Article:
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A Complete Guide to Remittance

According to estimates by the World Bank, remittances are expected to exceed $436 billion to developing countries in 2014, marking an increase of 7.8% over 2013 figures. This is more-than-likely due to an increase in foreign workers from developing countries such as India, China and the Philippines sending money home to friends, family and loved ones in their home country. Some countries such as India and China receive tens of billions of dollars in remittance each year. In 2013, India received an estimated $70 billion with China not far behind receiving an estimated $60 billion.

If you’re a migrant worker looking to send money home, you might have found yourself confused by the conflicting and hard-to-follow remittance advice out there, which is why we created this guide. So, if you’re wondering exactly what remittance is, how much it’s likely to cost you to send money home to your loved ones, the effort currently being made by organisations to reduce such fees, and the personal actions you can take to ensure your family receive as much of your remittance as possible, keep reading.

What Exactly is a Remittance?

A remittance is nothing more than the transfer of funds made by a foreign worker to a person in his or her country of origin. For example, if a migrant worker originally from a European country such as Germany or Spain was working as a laborer in the UK, he or she may choose to send money home in order to support family or loved ones. This would be classed as a remittance. A huge number of foreign workers choose to send money home every year and for many developing countries, remittances are one of their largest financial inflows and contribute greatly to their economy.

Why are Remittances so Important for Developing Countries

Remitance imageFor many developing countries, the total value of remittances received each year often exceed and overshadow major parts of the their economies. Vietnam, for example, received an estimated $11 billion in remittances in 2013 according to data published by the World Bank. This comes close to the value of all petroleum exports, which comes in at $12 billion.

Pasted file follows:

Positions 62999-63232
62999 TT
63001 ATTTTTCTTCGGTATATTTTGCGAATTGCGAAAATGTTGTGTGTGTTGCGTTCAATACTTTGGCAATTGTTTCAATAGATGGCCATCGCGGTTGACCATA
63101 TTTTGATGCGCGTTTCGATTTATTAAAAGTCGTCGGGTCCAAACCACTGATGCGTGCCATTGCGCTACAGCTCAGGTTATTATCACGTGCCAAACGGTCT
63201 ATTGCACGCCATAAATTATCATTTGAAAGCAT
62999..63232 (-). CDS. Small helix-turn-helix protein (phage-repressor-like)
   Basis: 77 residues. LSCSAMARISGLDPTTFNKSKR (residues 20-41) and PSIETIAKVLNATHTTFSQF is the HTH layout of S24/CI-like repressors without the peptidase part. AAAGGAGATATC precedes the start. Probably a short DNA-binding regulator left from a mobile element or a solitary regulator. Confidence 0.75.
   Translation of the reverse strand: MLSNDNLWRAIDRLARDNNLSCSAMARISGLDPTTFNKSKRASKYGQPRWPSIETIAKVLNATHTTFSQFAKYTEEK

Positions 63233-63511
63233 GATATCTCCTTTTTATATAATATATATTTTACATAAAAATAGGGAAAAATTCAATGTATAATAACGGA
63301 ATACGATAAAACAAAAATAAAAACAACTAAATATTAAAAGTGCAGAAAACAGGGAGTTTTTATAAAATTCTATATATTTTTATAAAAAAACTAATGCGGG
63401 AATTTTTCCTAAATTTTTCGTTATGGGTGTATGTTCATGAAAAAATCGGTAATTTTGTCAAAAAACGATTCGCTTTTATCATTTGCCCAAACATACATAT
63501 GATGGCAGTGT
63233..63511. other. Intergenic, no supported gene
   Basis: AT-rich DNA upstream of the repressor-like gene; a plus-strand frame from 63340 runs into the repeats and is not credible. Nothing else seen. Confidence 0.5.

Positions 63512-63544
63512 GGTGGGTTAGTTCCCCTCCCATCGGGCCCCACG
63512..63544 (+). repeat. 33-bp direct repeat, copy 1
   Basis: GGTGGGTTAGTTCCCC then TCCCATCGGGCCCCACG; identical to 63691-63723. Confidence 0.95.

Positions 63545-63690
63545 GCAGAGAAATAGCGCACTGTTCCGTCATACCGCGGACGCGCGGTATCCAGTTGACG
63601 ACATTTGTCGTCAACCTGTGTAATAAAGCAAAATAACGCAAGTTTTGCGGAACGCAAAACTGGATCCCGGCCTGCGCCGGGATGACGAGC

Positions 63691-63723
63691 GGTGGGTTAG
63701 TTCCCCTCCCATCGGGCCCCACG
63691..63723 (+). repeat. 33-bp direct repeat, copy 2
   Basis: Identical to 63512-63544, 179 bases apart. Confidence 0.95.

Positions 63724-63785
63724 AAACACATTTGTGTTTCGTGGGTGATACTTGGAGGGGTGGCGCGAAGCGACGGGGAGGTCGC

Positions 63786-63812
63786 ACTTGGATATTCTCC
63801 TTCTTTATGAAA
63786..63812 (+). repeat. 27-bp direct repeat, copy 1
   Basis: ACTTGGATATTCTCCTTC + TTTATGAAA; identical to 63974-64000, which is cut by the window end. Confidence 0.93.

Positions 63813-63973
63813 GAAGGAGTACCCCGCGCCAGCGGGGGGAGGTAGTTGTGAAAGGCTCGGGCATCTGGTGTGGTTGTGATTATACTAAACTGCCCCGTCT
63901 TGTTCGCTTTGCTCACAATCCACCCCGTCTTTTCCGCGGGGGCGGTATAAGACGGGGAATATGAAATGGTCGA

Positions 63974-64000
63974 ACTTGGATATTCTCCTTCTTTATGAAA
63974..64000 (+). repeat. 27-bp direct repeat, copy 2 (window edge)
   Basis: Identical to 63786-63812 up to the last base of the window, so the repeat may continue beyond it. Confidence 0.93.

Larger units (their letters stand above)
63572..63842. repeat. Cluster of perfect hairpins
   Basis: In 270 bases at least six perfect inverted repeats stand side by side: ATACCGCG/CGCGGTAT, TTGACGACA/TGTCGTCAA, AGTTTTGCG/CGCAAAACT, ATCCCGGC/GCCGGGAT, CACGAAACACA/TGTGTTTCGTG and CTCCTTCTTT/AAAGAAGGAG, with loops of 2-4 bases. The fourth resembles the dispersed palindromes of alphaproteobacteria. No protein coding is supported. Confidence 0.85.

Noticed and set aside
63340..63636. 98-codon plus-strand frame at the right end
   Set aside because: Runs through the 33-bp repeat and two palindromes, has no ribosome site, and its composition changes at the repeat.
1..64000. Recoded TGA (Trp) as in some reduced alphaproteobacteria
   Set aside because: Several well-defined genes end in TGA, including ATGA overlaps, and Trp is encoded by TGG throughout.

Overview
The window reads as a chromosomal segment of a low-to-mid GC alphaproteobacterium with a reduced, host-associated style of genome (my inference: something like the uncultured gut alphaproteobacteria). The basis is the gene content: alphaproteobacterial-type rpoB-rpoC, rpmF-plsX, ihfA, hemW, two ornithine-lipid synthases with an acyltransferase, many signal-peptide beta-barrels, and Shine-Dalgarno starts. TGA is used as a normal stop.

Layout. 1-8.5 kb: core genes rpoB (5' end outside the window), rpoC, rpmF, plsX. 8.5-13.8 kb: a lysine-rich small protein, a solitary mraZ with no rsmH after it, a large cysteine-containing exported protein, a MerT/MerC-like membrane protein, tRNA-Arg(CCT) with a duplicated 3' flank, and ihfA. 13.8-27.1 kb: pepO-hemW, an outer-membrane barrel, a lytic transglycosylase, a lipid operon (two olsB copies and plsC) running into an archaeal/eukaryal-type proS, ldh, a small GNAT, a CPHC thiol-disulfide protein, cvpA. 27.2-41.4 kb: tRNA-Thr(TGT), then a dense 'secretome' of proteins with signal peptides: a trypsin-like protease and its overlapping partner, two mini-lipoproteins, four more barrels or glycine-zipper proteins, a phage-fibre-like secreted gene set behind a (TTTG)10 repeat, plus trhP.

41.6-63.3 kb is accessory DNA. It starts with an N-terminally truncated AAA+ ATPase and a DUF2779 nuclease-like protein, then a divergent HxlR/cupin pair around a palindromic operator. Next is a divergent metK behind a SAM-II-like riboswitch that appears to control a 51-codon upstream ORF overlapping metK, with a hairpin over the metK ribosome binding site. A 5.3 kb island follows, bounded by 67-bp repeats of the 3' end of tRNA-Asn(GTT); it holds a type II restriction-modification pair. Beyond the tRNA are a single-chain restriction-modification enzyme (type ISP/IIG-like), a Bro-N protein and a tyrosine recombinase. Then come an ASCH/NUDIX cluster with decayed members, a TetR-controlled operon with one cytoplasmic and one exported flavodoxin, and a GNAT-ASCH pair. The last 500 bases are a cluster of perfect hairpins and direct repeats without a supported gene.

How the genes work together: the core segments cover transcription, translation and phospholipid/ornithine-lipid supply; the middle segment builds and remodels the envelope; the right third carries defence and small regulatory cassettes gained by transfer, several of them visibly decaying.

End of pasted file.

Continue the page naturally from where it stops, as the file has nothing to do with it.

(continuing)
Similarly, the Philippines received $25 billion in remittances in 2013, which exceeds the value of their entire electronics export industry currently estimated at $22 billion. The story is the same for many other developing countries too. Bangladesh, for example, received $11 billion in remittances in 2009 - 2010, comparable to their ready-made garments industry that is valued at $13 billion. For Tajikistan, remittances were responsible for more than half (52%) of their GDP in 2012 and for the Kyrgyz Republic, remittances contributed almost a third (31%). So, you’re not only helping your loved ones back home when sending a remittance, you’re likely also contributing greatly to your countries economy. 

Why Remittance Fees are a Problem

Every time a foreign worker makes a remittance payment, they will incur a fee on their payment, usually taken by the bank through which the remittance transfer was made. This is one of the biggest problems faced by foreign workers looking to send money home, as remittance transfers between some countries can be as high as 30%. For example, if you were a South African born foreign worker working in Botswana, you may end up paying as much as 30.02% during the transfer process. In fact, the average total cost percentage between the two countries comes in at 25.48% according to World Bank data.